Nick Clegg: Lib Dems and Labour should join forces to end ‘Tory hegemony’
Nick Clegg has defied his party leader by calling for the Liberal Democrats to join forces with Labour after the election and mount a “proper challenge to Conservative hegemony”.
The former deputy prime minister said he will “play my part” in helping to form a “proper anti-Conservative force” in British politics and prevent decades of Tory rule.
In an interview with the New Statesman Mr Clegg argued it cannot be “business as usual after 8 June” and declared that the Labour party cannot win again under the first-past-the-post electoral system - no matter who is leader.
Lib Dem boss Tim Farron has ruled out any agreement or coalition with either the Tories or Labour at the election so long as Theresa May and Jeremy Corbyn remain in charge.
But Mr Clegg said he will play an active role in getting his party to work with Labour: “I am self-evidently a pluralist – why else would I go into coalition?
"I’ll always be happy to play my part in doing what I think is right, which is that we need a proper anti-Conservative force or forces in British politics."
He continued: “We can’t continue with business-as-usual after 8 June...
“If we all just carry on talking to ourselves in our own rabbit hutches, all that will happen is we will carry on with this dreary, soulless, almost perpetual one-party domination by the Conservatives.
“The dam needs to break within the Labour party, and the moment they understand that they can never win again – that their days as a party of national government have ended – can you start thinking about how to mount a proper challenge to Conservative hegemony.”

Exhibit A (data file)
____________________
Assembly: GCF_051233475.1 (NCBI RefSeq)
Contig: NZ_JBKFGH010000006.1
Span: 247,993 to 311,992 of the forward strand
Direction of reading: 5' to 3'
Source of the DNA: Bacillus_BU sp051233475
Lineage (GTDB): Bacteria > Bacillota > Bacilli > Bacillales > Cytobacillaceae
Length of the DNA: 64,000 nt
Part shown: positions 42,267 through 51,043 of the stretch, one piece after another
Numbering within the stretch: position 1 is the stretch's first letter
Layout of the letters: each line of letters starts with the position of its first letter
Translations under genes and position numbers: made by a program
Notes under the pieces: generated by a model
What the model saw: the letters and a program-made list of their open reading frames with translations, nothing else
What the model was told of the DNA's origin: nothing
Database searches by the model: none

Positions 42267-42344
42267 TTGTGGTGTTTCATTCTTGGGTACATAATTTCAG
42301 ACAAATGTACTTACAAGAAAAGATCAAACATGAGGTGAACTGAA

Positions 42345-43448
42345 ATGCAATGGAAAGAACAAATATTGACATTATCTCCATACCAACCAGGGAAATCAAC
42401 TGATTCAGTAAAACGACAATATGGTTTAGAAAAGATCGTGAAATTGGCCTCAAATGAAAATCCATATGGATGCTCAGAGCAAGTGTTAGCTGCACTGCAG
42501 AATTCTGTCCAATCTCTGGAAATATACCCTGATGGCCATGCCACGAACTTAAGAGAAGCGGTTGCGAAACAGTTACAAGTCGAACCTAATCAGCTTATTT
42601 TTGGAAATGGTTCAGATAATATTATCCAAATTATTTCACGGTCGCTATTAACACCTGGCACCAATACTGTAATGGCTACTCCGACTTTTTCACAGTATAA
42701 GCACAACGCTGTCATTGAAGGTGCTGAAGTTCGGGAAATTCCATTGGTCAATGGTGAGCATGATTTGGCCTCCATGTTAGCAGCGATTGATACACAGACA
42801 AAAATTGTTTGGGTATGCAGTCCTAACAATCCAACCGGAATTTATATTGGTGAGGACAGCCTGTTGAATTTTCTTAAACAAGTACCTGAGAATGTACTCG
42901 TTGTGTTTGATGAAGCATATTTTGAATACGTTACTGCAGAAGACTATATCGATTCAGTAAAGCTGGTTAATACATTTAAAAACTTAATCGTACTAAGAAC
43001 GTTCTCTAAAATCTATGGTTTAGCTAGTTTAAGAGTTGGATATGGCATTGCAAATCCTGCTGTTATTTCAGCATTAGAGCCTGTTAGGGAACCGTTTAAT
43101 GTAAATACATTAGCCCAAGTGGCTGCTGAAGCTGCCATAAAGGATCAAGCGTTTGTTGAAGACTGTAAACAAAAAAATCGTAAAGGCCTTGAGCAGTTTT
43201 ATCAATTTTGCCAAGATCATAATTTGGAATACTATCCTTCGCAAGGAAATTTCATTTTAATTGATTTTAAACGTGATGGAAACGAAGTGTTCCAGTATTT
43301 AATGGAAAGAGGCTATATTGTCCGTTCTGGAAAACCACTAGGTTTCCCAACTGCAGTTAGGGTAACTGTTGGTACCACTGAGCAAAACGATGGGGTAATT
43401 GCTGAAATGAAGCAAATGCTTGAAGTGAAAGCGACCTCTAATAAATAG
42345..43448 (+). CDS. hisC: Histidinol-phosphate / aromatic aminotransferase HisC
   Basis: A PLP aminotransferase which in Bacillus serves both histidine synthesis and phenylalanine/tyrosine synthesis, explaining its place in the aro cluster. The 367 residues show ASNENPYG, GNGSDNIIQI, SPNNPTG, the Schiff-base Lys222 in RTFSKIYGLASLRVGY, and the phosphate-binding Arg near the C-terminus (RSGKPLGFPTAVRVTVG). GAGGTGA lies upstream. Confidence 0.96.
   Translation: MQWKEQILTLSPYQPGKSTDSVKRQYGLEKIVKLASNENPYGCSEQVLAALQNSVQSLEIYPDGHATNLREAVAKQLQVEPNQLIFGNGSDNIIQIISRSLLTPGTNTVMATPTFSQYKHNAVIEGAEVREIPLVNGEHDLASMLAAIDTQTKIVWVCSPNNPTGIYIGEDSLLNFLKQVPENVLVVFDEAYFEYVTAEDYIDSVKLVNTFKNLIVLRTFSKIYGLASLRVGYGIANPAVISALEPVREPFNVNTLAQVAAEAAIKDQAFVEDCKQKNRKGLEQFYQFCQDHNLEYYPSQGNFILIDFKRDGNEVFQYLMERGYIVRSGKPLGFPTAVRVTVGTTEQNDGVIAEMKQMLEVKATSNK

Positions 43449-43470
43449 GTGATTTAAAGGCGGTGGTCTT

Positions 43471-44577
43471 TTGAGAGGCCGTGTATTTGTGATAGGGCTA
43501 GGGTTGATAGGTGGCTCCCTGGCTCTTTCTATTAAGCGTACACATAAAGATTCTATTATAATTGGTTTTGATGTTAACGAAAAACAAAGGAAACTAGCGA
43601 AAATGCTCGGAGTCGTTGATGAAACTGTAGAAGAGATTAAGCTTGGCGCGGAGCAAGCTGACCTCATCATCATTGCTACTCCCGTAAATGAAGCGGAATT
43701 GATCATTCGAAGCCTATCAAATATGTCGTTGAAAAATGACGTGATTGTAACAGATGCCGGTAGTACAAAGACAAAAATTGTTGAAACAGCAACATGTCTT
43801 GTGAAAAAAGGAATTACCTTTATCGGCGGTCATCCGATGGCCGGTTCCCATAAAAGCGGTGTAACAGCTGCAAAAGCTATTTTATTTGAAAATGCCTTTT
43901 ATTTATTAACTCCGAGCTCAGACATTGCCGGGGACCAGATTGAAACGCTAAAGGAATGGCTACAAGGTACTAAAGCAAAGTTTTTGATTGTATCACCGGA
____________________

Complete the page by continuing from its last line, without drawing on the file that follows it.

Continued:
He added: “The Labour party is still operating under this illusion that it can win an election – it can’t! It’s irrelevant who’s leader.
"It doesn’t matter whether it’s Jeremy Corbyn or David Miliband – there is no way that the Labour party can beat the Conservatives under this electoral system... It’s impossible... their days as a party of national government have ended.”
At the start of the election campaign Mr Farron said there would be no formal coalition and no confidence and supply agreement with the Tories or Labour – though he left the door ajar to an arrangement if one of the parties changed leadership.
“There can be no truck that we could have with those two parties and their leaders as they currently are,” he told ITV’s Peston on Sunday.
“No supply and confidence, no coalition, no deal. No [we would not prop up a minority government], because what is very clear at this moment is that we have an official opposition which is not behaving like an alternative government, but is not even behaving like an opposition.”